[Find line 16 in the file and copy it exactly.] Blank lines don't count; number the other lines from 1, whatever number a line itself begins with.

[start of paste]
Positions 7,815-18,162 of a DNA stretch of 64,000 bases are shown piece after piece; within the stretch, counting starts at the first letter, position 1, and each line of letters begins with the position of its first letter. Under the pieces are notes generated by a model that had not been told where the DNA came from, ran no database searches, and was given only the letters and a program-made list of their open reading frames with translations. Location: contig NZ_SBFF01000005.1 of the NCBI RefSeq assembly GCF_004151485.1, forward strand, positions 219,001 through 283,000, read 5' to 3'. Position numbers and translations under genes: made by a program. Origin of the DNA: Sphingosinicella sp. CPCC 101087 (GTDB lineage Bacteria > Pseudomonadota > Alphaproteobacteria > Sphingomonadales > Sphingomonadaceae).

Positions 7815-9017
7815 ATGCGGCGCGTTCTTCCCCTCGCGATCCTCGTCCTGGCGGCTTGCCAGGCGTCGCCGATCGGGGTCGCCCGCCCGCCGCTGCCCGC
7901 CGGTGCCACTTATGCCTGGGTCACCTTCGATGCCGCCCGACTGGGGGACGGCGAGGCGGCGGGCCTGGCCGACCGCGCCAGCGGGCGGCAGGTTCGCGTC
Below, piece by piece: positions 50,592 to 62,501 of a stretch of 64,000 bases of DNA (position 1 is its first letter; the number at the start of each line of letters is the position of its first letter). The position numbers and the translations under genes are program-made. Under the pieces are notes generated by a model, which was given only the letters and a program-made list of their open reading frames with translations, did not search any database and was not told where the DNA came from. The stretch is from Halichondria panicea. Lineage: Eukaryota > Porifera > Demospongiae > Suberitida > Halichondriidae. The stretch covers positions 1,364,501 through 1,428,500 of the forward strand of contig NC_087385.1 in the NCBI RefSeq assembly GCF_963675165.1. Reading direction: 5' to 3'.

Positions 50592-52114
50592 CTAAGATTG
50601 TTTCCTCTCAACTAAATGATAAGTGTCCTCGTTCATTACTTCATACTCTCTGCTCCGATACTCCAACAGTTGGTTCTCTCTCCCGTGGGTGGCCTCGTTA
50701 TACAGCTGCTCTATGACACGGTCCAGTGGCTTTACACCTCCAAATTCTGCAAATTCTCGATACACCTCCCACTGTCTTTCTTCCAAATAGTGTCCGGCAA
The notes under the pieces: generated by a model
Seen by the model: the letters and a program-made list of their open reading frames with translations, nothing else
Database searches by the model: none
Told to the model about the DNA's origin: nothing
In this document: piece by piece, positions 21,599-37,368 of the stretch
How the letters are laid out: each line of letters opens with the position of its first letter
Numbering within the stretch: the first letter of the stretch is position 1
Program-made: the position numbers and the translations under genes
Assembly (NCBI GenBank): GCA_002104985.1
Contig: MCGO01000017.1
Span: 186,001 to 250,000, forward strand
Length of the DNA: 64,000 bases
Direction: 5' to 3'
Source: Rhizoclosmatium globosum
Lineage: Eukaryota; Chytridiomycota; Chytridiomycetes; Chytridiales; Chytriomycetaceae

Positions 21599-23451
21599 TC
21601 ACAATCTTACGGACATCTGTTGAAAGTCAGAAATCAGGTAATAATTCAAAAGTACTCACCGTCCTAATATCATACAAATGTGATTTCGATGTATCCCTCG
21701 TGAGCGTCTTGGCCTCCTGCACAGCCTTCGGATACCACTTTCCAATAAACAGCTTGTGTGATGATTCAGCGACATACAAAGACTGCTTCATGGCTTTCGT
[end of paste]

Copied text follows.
Numbering within the stretch: the first letter of the stretch is position 1